Dave and I saw an early preview of Theater Rhinoceros’s production of The Habit of Art at the Eureka Theater last Friday evening.
This is a fairly recent comedy by Alan Bennett, about an imagined meeting between Benjamin Britten and W. H. Auden late in their lives. Auden is living in semi-retirement at Oxford; he’s bored and feeling like a has-been, and he’s eager to find something new and exciting to work on, even if it’s dangerous; Britten, on the other hand, is still busy and much sought after, and he has such a project — he’s starting work on an opera based on Thomas Mann’s Death in Venice — but he’s skittish about the subject matter, a man in late middle age who develops an obsession with an underage boy he sees at a hotel while vacationing in Venice. Britten fears the public might turn on him, and he wants to make the boy older, closer to adulthood, and to present the older man’s attraction as one of chaste appreciation of classical beauty. (Britten is a homosexual and a teacher of boy singers; he feels an infatuation for some of his underage students himself, and his behavior with some of them — not overtly sexual but not entirely innocent either — has already led to private gossip, though never a public scandal; so the very thing that draws him toward the subject matter also cuts uncomfortably close to home.) Auden urges Britten to be honest about both the boy’s age and the sexual element in the attraction. Auden would love to write the libretto; Britten has already chosen to work with a writer who is much less talented but will give him the less dangerous, more comfortable libretto that he wants.
Except that it’s more complicated than that, because The Habit of Art is really about a rehearsal of a play about this imagined meeting, so there are layers of reality that interrupt each other, with the actors breaking character frequently to argue with the playwright or to complain about the director’s choices or to ask the stage manager where they’re supposed to be standing now.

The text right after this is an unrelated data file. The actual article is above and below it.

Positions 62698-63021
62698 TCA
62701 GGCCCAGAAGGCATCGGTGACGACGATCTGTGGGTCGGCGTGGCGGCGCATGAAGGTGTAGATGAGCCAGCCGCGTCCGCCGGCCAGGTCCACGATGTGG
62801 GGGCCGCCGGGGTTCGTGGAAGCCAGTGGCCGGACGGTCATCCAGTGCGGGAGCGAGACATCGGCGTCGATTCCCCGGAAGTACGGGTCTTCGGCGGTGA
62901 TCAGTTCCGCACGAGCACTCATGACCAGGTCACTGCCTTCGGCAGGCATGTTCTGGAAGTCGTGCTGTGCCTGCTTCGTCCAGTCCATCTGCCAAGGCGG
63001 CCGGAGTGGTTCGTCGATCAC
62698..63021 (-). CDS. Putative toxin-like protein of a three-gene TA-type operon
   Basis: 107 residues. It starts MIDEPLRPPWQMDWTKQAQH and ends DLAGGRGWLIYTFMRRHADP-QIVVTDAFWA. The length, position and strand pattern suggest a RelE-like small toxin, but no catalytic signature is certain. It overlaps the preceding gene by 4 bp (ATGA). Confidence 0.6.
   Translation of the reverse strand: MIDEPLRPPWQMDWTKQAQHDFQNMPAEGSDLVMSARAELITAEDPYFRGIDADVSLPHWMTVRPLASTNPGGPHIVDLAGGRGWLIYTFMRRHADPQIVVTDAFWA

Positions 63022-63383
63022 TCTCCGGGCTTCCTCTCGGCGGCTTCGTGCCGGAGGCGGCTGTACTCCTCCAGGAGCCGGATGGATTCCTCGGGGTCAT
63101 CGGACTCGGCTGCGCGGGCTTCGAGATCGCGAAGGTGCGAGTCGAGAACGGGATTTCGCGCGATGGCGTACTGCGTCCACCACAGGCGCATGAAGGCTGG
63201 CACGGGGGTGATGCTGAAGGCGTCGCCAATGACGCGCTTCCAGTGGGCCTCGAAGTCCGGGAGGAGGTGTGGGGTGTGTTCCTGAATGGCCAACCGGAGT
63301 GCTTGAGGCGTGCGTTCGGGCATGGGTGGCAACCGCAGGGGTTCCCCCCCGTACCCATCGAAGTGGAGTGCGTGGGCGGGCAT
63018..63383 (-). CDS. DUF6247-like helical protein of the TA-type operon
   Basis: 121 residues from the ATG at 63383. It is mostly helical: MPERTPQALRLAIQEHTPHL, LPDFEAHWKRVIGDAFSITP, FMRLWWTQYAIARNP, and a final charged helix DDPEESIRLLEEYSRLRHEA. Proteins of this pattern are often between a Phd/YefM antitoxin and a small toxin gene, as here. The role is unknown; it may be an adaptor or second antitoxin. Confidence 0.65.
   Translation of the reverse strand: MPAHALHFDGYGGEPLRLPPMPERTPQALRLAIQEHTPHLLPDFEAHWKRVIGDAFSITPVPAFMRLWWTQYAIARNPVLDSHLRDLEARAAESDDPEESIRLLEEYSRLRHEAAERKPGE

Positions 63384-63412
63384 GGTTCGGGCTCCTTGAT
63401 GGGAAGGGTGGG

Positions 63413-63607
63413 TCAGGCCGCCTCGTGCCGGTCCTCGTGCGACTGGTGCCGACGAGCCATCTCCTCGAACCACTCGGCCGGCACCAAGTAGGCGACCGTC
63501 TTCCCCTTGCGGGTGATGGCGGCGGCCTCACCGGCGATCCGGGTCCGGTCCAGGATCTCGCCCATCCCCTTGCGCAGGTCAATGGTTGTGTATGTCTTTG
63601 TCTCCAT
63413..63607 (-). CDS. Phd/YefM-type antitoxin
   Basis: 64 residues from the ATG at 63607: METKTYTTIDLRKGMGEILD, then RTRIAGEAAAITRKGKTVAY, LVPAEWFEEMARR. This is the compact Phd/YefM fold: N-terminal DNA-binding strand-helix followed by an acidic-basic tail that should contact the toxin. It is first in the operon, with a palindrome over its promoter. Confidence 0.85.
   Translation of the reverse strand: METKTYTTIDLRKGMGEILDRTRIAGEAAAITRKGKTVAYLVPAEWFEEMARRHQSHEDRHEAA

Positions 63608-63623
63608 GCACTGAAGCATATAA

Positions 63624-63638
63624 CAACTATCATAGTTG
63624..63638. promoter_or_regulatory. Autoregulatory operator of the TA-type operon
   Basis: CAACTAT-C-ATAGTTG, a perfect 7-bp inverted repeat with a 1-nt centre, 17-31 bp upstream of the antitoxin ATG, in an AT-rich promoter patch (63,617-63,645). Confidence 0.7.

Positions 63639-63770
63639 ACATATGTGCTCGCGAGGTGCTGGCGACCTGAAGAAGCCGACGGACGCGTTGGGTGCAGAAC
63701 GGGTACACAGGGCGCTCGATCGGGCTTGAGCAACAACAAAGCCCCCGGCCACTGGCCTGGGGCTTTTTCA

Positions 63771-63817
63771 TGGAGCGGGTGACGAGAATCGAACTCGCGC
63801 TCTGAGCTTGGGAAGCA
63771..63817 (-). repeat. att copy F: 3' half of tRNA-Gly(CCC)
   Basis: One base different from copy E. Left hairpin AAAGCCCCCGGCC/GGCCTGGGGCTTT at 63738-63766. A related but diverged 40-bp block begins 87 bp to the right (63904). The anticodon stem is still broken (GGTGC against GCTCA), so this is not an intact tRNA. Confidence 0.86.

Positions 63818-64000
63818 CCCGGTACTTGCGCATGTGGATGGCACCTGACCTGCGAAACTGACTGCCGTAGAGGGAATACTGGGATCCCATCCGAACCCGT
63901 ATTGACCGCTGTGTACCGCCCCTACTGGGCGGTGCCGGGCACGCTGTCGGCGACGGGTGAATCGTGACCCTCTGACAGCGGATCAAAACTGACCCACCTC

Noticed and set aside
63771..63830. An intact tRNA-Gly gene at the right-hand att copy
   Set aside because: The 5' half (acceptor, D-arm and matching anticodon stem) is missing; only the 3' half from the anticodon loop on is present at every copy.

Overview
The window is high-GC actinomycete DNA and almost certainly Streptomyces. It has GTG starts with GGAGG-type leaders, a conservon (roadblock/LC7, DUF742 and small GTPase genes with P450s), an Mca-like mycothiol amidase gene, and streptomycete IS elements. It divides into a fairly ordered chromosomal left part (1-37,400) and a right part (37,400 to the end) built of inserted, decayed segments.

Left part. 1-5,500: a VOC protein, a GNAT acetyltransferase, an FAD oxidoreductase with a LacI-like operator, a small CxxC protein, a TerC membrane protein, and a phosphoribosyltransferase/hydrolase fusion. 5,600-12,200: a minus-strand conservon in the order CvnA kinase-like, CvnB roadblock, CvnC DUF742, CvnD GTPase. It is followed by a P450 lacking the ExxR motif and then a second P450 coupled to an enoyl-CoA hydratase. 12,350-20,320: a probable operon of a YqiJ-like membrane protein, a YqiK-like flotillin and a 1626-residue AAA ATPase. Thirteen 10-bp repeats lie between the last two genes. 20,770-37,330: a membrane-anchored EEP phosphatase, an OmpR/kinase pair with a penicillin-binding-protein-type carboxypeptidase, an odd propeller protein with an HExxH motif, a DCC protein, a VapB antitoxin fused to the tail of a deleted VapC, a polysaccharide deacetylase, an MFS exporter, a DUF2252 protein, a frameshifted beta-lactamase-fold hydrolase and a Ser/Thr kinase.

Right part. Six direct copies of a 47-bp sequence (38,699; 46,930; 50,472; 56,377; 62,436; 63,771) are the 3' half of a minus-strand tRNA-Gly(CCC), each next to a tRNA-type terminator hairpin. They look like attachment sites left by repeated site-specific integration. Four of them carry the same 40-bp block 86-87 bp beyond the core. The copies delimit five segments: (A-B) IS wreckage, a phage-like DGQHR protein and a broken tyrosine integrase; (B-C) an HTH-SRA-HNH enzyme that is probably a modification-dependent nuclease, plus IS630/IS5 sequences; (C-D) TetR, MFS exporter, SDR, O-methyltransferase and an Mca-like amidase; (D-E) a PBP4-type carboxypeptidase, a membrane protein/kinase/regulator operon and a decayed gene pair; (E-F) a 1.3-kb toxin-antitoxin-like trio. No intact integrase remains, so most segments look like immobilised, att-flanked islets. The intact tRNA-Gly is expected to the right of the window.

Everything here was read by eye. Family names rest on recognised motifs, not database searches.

Dave and I saw this production at Z Space a couple of months ago and enjoyed it a lot; we’d meant to go back for a second look and weren’t able to get around to it, so we were very happy to see that it’s getting another month or so of performances at the Eureka Theater. The acting is really terrific. The play itself is very funny, some of it in a very silly, farcical way, some of it affectionately satirizing the foibles and weaknesses of artists; and yet at the same time it’s a sort of rambling meditation on how to make art when you are past the years of your greatest glory but you still have the habit. When you’re much venerated for what you’re already done, working in your own shadow, do you repeat what has worked well for you in the past, or attempt something that’s exciting and new but dicey and that could fail very badly, maybe not just embarrassing you but even damaging your reputation? The theme echoes and re-echoes in subtle ways through all the various levels — the play-within-a-play, the actors’ complaints about the writing, the playwright’s complaints about the direction, the stage manager’s attempts to soothe everyone and keep the rehearsal on track.
It’s a dense, thoughtful, complex, and very funny play. If you’re a fan of plays by Tom Stoppand and Caryl Churchill, you’ll probably like this, too. If you’re on a tight budget like us, discounted tickets are available through Goldstar.